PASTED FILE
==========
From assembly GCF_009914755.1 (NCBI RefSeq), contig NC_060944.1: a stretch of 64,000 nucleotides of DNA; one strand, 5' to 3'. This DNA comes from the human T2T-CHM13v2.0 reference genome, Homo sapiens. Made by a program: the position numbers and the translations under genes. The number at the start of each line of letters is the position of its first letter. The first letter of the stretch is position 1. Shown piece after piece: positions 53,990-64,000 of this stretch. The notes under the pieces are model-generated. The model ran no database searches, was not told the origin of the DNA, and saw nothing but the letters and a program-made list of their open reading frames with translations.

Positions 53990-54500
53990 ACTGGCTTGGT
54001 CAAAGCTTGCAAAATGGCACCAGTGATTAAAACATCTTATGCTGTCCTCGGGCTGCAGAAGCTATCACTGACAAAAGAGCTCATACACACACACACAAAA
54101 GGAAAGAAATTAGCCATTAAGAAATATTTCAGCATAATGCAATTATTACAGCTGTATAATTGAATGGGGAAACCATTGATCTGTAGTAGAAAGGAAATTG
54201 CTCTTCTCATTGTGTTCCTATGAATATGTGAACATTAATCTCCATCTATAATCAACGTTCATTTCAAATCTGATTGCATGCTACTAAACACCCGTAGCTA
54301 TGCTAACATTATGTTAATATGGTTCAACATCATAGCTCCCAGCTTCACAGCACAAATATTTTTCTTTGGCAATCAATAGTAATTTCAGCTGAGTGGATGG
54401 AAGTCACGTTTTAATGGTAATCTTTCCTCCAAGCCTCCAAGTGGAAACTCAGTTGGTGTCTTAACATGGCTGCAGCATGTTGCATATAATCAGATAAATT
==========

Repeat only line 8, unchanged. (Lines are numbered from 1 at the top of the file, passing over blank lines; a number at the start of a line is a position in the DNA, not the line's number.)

54401 AAGTCACGTTTTAATGGTAATCTTTCCTCCAAGCCTCCAAGTGGAAACTCAGTTGGTGTCTTAACATGGCTGCAGCATGTTGCATATAATCAGATAAATT